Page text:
England was not built for heat

Monday in Wales has been recorded For the first time, the maximum temperature was 37.1°C, due to a severe heat wave in Europe that also affected the United Kingdom for a few days. In the country, many businesses have closed, rail links have been cut, and the government has invited those who can work from home to avoid further inconvenience in commuting.

Accustomed to generally mild summers, especially when compared to southern Europe, the UK is struggling more than other countries to cope with the current heat wave, even in the presence of lower maximum temperatures than on record. Many parts of the continent including Italy.

The British Meteorological Office has issued a ‘”Red alert” earlier this week, for the first time in the nation’s history. In London, the maximum temperature was recorded at 37.5°C, and in the south it reached 38°C. The highest temperature ever recorded in England was 38.7°C recorded in Cambridge in July 2019, but at that time the heat wave did not affect such a large area, and after all it did not go as far north as it does now. .

Experiencing very short periods of heat, with maximum temperatures typically several degrees lower than today, the United Kingdom It is not particularly suited against heat. According to the most reliable estimates of 2021, less than 5 percent of homes are equipped with air conditioners.

Big cities aside, shops and offices in the rest of the country are often without air conditioning because the hottest days in a year are relatively few and rarely reach very high temperatures. Last week, appliance stores reported selling more coolers and fans than usual.

A woman dances in Hackney, London, July 17 (Holly Adams/Getty Images)

The concerns are mainly hospitals and nursing homes, often without air conditioning systems, where the most vulnerable patients are at risk from the heat. In many parts of the country, local school authorities have decided to close schools a few days early.

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The hot air pushed the railway managers too to reduce Running trains and reduced speed on some sections, fearing high temperatures could damage the tracks. Because of this, commuters have been advised to work from home as much as possible, reducing pressure on the few available trains.

A swimming pool in London, July 18 (AP Photo/Alberto Pezzali)

Luton, one of the nearest airports to London, had to do Suspension Operations after finding some problems on the take-off and landing runways, derived from excessive heat, for a few hours. Many flights have been diverted to other airports and airlines are facing further inconvenience due to many cancellations. Bryce Norton Air Base in Oxfordshire is the British Air Force’s largest air base to close Due to some degradation of asphalt of the road caused by heat.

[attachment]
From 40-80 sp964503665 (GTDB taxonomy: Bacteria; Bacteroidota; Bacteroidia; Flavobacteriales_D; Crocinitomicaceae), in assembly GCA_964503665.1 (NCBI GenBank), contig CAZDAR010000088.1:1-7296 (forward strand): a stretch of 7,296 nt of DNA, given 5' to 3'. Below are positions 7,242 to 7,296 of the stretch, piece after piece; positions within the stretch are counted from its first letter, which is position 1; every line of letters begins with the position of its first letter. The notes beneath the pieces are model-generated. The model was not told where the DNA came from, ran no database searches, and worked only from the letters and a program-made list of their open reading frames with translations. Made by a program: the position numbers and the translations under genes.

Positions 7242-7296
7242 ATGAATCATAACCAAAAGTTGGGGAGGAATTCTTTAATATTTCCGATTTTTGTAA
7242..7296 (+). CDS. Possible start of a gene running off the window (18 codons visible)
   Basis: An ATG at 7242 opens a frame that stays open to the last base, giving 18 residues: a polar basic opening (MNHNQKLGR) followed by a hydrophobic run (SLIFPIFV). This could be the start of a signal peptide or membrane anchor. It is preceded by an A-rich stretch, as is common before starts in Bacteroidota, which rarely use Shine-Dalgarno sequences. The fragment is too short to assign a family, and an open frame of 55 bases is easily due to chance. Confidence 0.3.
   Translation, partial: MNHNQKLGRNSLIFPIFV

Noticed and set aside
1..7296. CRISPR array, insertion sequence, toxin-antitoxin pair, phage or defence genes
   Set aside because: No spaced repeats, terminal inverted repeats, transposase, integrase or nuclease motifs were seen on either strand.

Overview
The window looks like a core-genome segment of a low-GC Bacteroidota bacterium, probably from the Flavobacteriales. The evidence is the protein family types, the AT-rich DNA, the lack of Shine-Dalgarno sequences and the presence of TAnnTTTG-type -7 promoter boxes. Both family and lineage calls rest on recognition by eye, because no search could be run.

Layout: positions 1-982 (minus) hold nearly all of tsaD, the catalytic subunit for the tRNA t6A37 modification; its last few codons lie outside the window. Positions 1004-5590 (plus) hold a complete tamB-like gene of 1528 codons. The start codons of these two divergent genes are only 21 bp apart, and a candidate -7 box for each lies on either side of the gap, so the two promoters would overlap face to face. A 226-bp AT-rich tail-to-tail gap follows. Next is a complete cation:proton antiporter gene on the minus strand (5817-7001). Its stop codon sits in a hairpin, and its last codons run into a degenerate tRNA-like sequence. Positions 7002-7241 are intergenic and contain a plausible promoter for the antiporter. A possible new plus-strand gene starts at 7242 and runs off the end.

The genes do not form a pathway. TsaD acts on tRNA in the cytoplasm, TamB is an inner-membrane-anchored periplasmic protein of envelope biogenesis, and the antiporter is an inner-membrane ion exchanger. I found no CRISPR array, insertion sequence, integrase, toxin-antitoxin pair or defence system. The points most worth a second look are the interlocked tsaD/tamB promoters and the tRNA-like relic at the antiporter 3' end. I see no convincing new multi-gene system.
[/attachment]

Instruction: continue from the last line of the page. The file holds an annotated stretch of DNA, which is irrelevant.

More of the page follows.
A three-year-old girl on Margate Beach, England, July 16 (Holly Adams/Getty Images)

Some discomfort has been reported on some underground lines in London that do not have air conditioning. The problem continues in summer, but these days the temperature rise in some trains is significantly higher than usual. Today in the city, the maximum temperature is expected to reach 39 degrees Celsius. The heat wave is expected to ease in the second half of the week, but it will continue to affect much of Europe and move north.

London, July 18 (Carl Court/Getty Images)

In Spain on Monday, the maximum temperature was recorded at 43°C, while in the French city of Nantes it reached 42°C. good fire They infested both countries and Portugal, forcing large swathes of land to be evacuated for security reasons. It is estimated that over a thousand people have died due to the extreme heat in Spain and Portugal. Some parts of Portugal recorded 47 degrees Celsius last Thursday.

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On Monday, the hottest day of the year was recorded in the Netherlands, but today could break that record again. Over the next few days, temperatures are expected to rise in parts of northern Europe, reaching a maximum of 40°C in Belgium and the Netherlands.

The main reason is that heat waves have become more intense and frequent in recent decades Global warming, mostly caused by human activities. Changes in atmospheric dynamics have weakened high-altitude currents that struggle to move large high-pressure areas forming over Europe, becoming more stable and warmer. This results in an early onset of the hot season and low rainfall, particularly in western and central Europe, with long periods of drought.

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